The reason landlords value fixed-term leases is that they can easily replace the tenant at the end of the agreed period. It can also be advantageous for the tenant to agree in advance to end the tenancy on a specific date. However, they should take into account that if they want to stay in the apartment at a later date, the landlord may increase the rent at the same time as extending the lease.
If the landlord wants to give the tenant notice of termination of the lease of the apartment, he must prove that one of the grounds for such action set out in the Civil Code has been fulfilled. However, if the tenant defends the termination in court, the proceedings may drag on for several years. During these years, the tenant can still live in the apartment. A fixed-term lease allows the landlord to test the tenant within a certain period of time. If the tenant is not satisfied with the tenant, the tenant will not renew the lease, thus eliminating the above mentioned difficulties.
A fixed-term contract is usually for a year. Thereafter, the landlord signs a new contract with the tenant for what is known as an indefinite period, or again each time for another year. However, there are more and more cases in which leases are agreed for only six months,” says Eduarda Hekšová, director of the consumer organisation dTest, adding: “Six months is usually the shortest period of time for which a lease can be validly negotiated, according to court decisions.”
But a fixed-term lease has its pitfalls: if the tenant wants to stay in the apartment beyond the agreed-upon period, the landlord can raise the rent. This is because the landlord enters into a new contract with the tenant, which may have changed terms and conditions, including a higher rent. In addition, the limits for unilateral rent increases set out in the Civil Code apply only to a lease of indefinite duration.
People are often surprised to be presented by their landlord with a new contract with increased rent after the expiry of the agreed period. This is particularly unpleasant if they have invested in renovating the flat but have not agreed with the landlord on the reimbursement of the costs. If they don’t agree to the increased rent, they will have to leave the apartment and may not always be reimbursed for the renovation costs,” says Eduarda Hekšová from dTest’s consumer advisory service.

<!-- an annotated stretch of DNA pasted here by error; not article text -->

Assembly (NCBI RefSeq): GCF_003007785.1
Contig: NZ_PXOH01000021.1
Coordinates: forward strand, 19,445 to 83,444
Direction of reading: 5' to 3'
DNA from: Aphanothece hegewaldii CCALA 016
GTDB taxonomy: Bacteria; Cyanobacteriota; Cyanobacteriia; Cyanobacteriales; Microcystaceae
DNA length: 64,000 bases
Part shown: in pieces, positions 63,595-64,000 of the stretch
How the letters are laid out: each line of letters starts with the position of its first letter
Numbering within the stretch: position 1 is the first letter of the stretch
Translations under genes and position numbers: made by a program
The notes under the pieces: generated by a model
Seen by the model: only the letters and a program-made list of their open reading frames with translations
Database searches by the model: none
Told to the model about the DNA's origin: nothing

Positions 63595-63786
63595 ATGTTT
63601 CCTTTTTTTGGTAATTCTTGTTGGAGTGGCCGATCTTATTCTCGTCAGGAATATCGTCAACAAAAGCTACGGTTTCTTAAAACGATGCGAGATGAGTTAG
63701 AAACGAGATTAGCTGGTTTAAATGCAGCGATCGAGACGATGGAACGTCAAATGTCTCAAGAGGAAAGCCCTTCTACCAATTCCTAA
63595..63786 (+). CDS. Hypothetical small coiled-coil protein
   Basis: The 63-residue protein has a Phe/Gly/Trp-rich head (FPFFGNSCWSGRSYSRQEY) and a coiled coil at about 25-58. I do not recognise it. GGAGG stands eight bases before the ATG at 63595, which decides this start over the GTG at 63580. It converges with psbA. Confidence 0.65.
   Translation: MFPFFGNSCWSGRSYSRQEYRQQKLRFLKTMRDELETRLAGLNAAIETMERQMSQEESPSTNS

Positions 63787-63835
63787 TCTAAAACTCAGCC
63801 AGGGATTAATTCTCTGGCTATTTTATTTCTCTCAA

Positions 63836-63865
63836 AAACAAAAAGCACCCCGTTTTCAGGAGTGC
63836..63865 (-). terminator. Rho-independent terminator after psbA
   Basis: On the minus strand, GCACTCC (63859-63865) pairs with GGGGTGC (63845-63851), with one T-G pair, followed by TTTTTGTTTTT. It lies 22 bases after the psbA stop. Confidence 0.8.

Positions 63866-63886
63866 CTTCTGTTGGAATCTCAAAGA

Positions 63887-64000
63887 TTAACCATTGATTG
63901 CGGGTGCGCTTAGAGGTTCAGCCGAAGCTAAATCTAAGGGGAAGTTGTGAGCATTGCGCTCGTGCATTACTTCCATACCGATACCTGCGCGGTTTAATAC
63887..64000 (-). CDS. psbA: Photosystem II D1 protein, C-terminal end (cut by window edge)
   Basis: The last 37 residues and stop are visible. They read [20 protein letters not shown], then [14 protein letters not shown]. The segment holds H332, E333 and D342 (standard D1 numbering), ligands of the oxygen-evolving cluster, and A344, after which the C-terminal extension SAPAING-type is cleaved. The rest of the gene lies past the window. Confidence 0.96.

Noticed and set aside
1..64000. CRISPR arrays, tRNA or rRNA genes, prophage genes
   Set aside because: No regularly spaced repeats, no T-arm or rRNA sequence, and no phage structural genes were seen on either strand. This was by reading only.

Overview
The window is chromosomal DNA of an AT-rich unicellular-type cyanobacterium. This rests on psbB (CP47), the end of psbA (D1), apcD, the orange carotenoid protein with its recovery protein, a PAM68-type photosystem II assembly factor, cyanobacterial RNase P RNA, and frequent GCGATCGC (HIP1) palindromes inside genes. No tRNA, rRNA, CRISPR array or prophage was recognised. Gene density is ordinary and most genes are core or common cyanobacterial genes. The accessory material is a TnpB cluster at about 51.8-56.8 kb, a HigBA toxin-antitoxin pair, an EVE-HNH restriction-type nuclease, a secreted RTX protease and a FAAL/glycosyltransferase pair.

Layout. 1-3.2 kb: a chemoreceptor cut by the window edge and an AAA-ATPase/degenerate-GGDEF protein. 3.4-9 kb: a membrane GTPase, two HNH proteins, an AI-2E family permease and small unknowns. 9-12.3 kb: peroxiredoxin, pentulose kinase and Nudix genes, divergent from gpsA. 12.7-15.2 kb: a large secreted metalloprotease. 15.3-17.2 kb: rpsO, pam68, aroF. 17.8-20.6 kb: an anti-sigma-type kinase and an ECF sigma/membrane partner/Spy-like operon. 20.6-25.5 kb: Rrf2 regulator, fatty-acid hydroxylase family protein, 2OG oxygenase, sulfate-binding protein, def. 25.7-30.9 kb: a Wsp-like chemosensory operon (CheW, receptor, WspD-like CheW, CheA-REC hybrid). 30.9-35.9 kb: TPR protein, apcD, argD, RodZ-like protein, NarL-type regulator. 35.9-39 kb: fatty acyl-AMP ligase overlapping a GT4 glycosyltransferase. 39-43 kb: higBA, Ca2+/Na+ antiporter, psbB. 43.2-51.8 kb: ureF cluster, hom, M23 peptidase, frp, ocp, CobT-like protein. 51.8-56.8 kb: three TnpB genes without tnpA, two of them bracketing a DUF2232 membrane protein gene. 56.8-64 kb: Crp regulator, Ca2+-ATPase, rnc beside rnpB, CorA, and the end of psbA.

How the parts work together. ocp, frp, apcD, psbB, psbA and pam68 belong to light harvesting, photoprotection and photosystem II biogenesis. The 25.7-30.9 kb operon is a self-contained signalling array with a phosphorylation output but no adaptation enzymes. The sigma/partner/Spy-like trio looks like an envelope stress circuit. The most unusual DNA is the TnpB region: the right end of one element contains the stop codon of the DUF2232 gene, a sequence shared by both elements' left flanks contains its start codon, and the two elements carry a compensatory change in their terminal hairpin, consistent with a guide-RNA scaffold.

But it’s not just about raising rents. While an indefinite lease can be terminated by the tenant at any time and without giving any reason with three months’ notice, in the case of a fixed-term lease, the tenant does not automatically have that option by law. However, this can be agreed in the lease agreement. If the landlord and the tenant agree that they can terminate the lease at any time without giving any reason with three months’ notice, this is fine. However, if the contract only grants this right to the landlord, the tenant could successfully defend against such a termination in court.
A fixed-term lease can also be terminated for the same statutory reasons as an open-ended lease. Typically, this is for breach or failure to perform certain obligations, such as failure to pay rent or remedy defects. In addition to these statutory grounds, there is one more for a fixed-term tenancy. This is where, after the contract has been concluded, circumstances change to such an extent that the tenant cannot reasonably be required to continue the tenancy.
“In practice, this includes, for example, a change in the tenant’s place of employment requiring longer travel to work or a change in the tenant’s social situation, both for the worse and for the better,” Hekšová explains, adding, “Only the tenant can terminate the lease under the law due to a material change in circumstances. However, it is contractually possible to grant such a right to the landlord in the lease agreement or in an addendum to it. According to the law, the notice period is three months, but it can be shortened or extended by agreement. The notice must describe the specific material change in circumstances.”